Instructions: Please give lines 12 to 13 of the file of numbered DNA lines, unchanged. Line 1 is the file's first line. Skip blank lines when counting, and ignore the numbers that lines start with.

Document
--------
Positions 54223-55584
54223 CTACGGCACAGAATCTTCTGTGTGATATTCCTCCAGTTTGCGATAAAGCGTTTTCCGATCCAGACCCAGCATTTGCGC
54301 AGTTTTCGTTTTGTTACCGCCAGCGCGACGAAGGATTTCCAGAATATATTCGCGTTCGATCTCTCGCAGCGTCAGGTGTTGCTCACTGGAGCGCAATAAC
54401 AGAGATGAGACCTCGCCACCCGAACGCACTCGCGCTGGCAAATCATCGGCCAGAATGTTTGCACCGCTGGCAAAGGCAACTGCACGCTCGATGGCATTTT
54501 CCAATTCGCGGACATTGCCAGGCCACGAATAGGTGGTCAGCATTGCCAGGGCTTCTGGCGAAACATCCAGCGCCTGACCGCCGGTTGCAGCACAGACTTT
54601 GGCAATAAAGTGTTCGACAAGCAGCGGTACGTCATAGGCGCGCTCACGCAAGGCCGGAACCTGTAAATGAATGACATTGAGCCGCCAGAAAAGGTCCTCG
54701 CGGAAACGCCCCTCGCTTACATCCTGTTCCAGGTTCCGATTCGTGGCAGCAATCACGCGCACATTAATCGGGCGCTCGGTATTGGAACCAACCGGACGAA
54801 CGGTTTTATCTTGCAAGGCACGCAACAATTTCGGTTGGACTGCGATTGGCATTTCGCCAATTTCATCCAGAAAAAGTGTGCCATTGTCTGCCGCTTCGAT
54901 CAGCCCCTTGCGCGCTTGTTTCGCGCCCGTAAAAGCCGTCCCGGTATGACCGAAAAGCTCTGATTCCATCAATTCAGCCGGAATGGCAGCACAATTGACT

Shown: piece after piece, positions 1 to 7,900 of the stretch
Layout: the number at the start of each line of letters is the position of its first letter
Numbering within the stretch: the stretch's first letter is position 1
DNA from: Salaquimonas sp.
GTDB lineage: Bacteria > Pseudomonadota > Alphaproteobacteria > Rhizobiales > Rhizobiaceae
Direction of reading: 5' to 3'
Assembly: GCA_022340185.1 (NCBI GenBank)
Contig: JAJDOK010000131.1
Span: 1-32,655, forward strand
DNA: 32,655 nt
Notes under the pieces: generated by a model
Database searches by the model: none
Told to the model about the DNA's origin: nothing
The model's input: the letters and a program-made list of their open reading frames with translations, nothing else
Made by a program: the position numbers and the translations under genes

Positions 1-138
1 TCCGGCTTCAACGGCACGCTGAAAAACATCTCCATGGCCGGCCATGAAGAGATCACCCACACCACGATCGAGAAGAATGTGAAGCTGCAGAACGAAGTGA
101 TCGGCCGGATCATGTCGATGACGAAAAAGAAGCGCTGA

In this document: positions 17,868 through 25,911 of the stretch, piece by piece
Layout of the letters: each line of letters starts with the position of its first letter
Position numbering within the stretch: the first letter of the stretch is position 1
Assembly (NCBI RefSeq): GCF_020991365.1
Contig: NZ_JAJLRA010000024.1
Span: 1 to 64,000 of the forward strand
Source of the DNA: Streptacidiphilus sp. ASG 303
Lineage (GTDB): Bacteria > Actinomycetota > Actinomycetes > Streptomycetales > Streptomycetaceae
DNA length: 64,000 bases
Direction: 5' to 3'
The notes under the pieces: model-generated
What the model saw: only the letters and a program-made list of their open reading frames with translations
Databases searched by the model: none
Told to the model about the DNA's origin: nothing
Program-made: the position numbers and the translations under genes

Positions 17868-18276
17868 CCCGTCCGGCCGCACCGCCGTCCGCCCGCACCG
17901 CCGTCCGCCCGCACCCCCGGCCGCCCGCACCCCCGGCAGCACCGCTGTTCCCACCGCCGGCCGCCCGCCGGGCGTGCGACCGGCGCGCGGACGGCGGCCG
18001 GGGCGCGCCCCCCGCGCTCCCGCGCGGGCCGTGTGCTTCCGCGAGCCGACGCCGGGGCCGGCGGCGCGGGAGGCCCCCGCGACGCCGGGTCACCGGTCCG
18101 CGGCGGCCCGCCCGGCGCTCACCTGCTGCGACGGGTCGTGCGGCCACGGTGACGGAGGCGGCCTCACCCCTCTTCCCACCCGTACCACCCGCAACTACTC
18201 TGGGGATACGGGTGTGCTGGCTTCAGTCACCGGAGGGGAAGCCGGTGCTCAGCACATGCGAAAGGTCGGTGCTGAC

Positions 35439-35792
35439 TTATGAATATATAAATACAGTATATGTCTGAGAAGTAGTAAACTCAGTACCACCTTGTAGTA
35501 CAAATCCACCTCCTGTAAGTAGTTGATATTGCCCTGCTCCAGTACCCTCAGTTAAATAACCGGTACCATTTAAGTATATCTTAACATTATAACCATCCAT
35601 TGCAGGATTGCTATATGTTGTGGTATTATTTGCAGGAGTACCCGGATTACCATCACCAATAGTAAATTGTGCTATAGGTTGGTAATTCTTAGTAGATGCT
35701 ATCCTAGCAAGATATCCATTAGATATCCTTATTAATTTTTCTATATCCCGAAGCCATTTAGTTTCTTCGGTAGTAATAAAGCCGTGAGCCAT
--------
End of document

Numbering within the stretch: the stretch's first letter is position 1
DNA from: Salaquimonas sp.